Rosie and Ruby Formosa, who were born joined at the abdomen and shared part of the intestine, needed an emergency operation to separate them when they were born in 2012.
Their parents, Angela and Daniel Formosa, were told the girls had a low chance of survival when medics discovered they were conjoined.
But after a successful separation operation at London’s Great Ormond Street Hospital (Gosh), the identical twins lead happy and healthy lives and are preparing to start school.
The four-year-olds, from Bexleyheath in Kent, are “very excited” to be starting school like their big sister Lily, nine, Ms Formosa said.
“Four years ago it wasn’t in my mind that this would ever happen,” she said.
“When I was pregnant I didn’t think I’d ever see their first day at school so it is really amazing and all thanks to Gosh really.”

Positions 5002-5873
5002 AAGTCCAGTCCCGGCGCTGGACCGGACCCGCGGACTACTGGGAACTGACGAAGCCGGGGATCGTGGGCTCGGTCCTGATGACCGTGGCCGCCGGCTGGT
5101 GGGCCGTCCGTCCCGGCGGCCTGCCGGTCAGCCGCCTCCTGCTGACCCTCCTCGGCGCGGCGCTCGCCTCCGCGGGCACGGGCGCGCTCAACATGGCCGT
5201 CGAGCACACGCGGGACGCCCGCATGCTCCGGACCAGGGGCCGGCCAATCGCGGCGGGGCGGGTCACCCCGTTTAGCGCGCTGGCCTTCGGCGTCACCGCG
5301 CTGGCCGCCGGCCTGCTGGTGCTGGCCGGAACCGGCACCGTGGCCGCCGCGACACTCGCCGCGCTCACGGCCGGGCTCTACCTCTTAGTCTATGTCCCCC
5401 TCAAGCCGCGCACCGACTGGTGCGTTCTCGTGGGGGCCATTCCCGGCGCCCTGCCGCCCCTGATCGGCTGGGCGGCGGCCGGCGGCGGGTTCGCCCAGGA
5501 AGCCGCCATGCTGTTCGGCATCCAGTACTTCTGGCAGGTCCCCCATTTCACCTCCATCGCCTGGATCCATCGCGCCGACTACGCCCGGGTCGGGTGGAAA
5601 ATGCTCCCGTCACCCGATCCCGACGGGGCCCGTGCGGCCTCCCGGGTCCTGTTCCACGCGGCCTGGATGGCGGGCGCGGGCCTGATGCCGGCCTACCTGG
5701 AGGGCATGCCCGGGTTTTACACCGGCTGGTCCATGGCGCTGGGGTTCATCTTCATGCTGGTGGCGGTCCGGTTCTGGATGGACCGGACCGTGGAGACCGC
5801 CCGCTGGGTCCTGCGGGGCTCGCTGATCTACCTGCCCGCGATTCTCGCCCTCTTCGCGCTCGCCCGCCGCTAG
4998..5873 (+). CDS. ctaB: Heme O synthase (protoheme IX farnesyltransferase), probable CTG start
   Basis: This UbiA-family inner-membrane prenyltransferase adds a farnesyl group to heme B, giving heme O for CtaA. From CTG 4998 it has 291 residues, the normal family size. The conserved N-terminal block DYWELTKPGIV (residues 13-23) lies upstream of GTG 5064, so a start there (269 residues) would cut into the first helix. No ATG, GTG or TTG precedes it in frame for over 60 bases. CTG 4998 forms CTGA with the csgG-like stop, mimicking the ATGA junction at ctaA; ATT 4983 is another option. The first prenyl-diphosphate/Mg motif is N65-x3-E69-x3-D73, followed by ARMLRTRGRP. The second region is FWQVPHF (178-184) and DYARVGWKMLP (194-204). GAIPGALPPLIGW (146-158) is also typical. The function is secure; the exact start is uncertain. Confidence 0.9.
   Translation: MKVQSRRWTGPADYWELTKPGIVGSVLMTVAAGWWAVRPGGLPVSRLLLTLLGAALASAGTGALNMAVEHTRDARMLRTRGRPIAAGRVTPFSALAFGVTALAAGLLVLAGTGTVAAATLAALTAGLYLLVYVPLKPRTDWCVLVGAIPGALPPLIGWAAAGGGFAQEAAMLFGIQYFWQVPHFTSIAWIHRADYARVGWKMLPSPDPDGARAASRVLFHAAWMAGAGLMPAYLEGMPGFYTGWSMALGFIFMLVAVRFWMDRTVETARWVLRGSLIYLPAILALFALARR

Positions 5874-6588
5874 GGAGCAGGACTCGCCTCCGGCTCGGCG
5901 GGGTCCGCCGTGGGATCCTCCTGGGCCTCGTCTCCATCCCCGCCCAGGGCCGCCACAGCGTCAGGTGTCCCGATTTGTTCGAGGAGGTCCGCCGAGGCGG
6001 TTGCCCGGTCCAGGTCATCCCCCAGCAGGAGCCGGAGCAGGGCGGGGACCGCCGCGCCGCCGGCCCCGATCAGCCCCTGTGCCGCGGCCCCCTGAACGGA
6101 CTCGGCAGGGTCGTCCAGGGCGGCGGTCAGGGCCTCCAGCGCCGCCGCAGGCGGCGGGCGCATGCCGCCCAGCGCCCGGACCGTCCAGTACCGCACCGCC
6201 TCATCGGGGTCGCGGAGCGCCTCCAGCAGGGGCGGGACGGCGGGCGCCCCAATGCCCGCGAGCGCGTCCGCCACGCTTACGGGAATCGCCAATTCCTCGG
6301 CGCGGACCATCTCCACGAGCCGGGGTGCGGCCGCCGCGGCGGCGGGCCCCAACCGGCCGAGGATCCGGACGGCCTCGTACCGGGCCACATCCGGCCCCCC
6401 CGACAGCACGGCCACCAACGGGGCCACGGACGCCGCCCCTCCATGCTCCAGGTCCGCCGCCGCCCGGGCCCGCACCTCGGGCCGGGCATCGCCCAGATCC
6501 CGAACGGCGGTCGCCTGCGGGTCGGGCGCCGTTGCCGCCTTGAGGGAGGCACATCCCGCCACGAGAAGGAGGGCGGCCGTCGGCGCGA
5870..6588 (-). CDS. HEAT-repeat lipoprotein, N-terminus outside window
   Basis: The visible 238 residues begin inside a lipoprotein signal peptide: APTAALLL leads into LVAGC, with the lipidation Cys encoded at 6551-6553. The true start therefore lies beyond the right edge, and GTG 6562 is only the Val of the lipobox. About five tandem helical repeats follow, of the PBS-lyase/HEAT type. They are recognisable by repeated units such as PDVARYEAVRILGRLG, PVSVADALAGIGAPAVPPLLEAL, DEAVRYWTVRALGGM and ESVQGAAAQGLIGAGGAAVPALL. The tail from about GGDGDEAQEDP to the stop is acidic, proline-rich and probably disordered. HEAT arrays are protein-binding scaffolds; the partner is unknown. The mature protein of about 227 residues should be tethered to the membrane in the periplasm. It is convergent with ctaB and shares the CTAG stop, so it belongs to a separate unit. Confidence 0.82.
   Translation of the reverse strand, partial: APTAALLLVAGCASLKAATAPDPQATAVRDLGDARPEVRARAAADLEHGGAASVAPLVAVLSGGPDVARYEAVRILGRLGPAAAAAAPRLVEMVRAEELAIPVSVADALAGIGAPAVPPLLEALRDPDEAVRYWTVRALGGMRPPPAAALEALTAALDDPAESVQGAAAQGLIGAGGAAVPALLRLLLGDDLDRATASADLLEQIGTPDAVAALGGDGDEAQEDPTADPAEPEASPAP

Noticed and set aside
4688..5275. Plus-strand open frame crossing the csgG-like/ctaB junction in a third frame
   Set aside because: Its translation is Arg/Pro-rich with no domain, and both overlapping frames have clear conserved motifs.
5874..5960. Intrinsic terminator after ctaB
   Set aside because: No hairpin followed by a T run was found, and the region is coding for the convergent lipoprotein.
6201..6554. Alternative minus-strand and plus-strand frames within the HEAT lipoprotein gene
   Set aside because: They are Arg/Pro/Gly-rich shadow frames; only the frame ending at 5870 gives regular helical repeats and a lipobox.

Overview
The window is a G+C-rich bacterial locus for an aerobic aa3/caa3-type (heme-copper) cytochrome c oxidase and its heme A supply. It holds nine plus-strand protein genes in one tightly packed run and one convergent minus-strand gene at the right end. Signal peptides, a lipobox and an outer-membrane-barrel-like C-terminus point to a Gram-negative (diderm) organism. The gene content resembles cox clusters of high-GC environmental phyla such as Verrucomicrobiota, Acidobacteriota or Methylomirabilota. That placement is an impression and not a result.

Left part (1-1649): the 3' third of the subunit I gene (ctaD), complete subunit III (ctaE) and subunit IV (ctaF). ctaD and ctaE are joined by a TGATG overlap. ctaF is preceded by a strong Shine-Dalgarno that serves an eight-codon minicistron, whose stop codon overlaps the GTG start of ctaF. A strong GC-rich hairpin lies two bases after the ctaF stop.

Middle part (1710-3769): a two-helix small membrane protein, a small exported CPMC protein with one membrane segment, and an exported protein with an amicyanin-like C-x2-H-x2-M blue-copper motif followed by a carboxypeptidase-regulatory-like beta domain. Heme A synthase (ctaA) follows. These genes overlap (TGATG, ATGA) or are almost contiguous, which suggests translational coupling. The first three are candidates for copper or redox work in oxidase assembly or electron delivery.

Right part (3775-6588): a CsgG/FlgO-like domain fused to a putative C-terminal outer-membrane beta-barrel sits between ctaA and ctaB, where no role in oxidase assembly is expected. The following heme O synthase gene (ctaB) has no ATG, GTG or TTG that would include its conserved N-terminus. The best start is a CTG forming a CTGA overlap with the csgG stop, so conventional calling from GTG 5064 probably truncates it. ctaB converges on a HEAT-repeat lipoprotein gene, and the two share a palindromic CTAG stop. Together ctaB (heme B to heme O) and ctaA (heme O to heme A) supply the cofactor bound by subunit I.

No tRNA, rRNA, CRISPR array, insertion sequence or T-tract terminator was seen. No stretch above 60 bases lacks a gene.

Mrs Formosa said it was “heartbreaking” when she discovered the girls had the rare medical condition — it accounts for one in every 200,000 live births.
“At 16 weeks they sent me to King’s College Hospital and it was there that they discovered the connection between the girls,” she said.
“It was heartbreaking really — I was already worried that they were monoamniotic (where twins share an amniotic sac), and conjoined was the worst-case scenario.
“I didn’t prepare to bring them home. It wasn’t until they were in hospital and had their operation that my husband started painting the bedroom and getting everything ready for them.”